With today’s ageing population, it has never been more important to address the care needs of older people and the growing Extra Care housing market aims to do just that. Unlike traditional residential care homes, Extra Care schemes offer older people the opportunity to receive care whilst maintaining a degree of independence by residing in self-contained properties. Developments can vary from being blocks of flats, bungalow estates or retirement villages but all include important communal facilities and provide the required level of domestic support and personal care on site. Residents essentially have their own homes, with access to their own front doors and a legal right to occupy the property.
As such, the core design principles for Extra Care schemes is that they must be domestic in style and designed to a level that create a sense of pride and ownership with the residents. The facilities obviously must be comfortable to reside in but the building also must be cost-effective and efficient to run and maintain. Increasingly, such schemes are also subject to stringent sustainability targets.
The sector also present a unique set of design requirements in terms of the way the look and feel of the building can positively contribute to the care and wellbeing of the residents. In particular, the project team must ensure that design of the building responds to the needs of people who have visual, hearing or cognitive impairments.
Like any residential scheme, Extra Care homes are required to offer a degree of ‘kerb appeal’ but the design of the external building envelope is also key to creating inspirational interiors. The use of natural light is well-known for its health benefits and as such, the design of the fenestration systems is vitally important. The inherent strength of aluminium allows larger expanses of glazing to be safely accommodated in a much slimmer frame and so the use of aluminium windows, doors and curtain walling can maximise the flow of natural light and offer greater views of the outside garden areas.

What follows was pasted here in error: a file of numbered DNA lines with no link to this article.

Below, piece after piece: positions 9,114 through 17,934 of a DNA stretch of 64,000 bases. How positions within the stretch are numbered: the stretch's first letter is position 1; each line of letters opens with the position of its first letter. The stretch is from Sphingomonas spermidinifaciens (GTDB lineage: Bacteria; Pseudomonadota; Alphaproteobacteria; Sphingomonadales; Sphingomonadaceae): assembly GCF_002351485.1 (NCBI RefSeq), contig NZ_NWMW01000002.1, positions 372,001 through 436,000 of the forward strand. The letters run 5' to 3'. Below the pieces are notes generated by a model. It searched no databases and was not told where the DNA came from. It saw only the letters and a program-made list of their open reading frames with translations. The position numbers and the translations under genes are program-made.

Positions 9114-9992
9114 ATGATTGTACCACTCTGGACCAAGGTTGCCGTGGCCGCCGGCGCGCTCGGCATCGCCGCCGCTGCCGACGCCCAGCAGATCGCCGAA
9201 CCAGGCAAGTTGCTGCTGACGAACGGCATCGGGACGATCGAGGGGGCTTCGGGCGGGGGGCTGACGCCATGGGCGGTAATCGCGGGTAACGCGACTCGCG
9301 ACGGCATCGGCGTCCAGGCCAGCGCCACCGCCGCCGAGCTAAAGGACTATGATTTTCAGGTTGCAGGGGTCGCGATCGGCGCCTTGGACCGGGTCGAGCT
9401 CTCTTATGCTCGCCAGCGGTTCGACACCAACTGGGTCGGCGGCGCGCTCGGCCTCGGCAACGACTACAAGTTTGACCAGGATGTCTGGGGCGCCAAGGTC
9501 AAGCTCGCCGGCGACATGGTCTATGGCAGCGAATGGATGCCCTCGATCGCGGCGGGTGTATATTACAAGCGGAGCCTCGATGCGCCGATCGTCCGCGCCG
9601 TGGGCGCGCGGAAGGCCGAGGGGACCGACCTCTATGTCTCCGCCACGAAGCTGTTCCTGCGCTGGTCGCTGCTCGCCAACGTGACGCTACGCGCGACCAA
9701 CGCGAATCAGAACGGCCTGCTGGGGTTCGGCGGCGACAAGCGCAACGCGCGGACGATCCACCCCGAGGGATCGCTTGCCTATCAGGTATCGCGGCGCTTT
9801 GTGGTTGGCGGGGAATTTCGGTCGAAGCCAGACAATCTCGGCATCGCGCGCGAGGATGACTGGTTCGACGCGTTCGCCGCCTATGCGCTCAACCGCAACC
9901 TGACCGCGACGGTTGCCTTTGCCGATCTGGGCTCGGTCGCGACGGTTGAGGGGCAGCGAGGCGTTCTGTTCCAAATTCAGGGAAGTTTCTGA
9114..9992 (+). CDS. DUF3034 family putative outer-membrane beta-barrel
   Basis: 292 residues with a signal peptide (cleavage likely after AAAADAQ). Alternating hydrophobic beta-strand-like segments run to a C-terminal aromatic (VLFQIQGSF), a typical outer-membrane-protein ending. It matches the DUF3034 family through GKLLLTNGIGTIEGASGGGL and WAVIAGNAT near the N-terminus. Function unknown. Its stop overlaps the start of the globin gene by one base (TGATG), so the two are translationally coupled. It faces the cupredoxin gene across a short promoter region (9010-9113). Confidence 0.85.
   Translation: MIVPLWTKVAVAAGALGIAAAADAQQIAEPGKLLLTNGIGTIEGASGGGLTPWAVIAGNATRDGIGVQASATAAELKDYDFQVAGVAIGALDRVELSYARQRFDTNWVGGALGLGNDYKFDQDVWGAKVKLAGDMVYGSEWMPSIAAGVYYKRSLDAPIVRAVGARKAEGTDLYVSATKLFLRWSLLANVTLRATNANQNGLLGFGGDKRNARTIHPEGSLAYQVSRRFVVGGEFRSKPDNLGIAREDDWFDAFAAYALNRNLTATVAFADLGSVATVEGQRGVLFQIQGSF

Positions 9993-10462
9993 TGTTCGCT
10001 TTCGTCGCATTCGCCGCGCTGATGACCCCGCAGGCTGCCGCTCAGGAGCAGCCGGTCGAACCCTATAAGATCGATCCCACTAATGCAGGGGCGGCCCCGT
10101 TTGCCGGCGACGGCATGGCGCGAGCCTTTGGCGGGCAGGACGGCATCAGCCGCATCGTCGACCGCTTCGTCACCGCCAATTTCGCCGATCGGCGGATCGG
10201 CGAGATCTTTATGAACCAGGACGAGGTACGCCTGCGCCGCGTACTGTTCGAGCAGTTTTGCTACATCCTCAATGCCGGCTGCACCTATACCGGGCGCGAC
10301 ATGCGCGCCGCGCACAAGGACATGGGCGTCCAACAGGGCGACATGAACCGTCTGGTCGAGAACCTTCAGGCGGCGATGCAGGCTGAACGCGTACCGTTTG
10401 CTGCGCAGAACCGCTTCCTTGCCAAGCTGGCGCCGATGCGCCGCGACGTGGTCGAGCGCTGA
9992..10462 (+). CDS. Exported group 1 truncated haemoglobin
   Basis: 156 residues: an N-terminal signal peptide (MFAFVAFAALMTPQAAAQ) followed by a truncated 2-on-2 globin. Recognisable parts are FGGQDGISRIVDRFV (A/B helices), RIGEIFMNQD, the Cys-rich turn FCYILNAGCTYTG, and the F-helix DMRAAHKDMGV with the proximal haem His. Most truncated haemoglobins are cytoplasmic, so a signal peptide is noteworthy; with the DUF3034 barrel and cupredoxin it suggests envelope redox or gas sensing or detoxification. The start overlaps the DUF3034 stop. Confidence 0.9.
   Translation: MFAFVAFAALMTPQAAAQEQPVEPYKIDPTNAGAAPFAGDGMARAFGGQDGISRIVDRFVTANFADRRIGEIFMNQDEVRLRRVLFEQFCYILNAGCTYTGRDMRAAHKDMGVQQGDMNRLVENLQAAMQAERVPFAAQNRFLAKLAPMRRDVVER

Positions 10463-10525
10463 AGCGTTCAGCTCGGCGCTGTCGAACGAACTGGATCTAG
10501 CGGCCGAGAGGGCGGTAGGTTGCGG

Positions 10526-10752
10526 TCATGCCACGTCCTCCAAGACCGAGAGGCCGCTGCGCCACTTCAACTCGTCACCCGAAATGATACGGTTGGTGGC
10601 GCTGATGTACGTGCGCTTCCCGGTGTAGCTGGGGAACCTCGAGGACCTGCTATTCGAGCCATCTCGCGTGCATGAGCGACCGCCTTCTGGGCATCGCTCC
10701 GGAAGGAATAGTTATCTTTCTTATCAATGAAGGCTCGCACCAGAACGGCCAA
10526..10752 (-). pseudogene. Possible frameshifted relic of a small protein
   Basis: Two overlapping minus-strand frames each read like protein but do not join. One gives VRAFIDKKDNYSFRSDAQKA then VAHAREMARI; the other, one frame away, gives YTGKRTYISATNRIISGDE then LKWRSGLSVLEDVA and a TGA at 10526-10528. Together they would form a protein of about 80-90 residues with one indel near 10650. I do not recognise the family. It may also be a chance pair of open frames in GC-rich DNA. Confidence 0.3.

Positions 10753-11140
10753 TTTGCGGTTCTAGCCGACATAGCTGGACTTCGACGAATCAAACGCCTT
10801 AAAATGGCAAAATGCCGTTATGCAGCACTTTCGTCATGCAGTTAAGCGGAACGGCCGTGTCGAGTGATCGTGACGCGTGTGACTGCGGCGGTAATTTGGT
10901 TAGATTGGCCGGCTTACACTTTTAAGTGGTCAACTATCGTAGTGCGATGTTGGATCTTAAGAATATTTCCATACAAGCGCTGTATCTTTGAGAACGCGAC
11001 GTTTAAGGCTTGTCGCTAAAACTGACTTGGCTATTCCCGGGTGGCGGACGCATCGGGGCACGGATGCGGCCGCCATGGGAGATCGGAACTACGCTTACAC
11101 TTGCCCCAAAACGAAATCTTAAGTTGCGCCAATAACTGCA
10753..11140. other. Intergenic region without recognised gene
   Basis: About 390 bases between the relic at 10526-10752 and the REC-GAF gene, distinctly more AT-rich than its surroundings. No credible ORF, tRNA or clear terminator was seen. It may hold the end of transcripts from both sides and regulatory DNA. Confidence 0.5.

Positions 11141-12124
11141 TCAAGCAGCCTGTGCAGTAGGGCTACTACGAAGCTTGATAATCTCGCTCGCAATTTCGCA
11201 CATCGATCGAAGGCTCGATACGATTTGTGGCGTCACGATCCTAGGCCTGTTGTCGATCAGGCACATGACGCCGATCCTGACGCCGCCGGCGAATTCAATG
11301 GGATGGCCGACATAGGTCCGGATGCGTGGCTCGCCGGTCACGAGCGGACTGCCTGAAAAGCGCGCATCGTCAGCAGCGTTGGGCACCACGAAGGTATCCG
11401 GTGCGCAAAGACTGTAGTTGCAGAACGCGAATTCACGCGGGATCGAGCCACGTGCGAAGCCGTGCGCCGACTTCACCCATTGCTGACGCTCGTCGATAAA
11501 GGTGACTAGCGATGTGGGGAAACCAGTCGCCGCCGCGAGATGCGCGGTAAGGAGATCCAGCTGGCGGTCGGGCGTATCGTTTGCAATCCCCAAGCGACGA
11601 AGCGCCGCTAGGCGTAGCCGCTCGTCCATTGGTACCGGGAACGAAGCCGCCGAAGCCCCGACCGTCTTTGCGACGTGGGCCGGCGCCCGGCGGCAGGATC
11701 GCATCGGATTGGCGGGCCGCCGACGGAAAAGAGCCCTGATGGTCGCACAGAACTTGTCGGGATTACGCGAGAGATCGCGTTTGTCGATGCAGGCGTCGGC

The design flexibility of aluminium fenestration systems can also help assist with wayfinding, which is an important consideration in terms of creating homes that are both appropriate for people with dementia or visual impairments. Creating colour contrast between doors, door frames and walls can be easily achieved by powder-coating the aluminium frames and as the colour options are almost limitless, interior décor schemes can be easily complemented. The positioning of windows is also important to ensuring the interior space is well-lit and along with the use of roof lights, can be an effective way to soften the appearance of long corridors.
The comfort of the residents is paramount and as such, so is the thermal efficiency of the building envelope. Specifying high performance aluminium windows, doors and curtain walling systems that offer low U-values is a cost-effective way to reduce heating costs and help maintain a pleasant internal environment. The acoustic performance is equally important, particularly as long term reverberation noise can have a detrimental effect on people with hearing impairments.
Not only do the environmental friendly characteristics of aluminium help to improve carbon calculations and meet sustainability targets but aluminium systems can also help reduce cyclical maintenance costs by offering exceptional durability.
Although designed to be domestic in style, the stringent requirements of the healthcare sector are still very much at play in the residential Extra Care home market and early engagement and collaboration with the supply chain can make all the difference in ensuring the most appropriate products and building techniques are specified.
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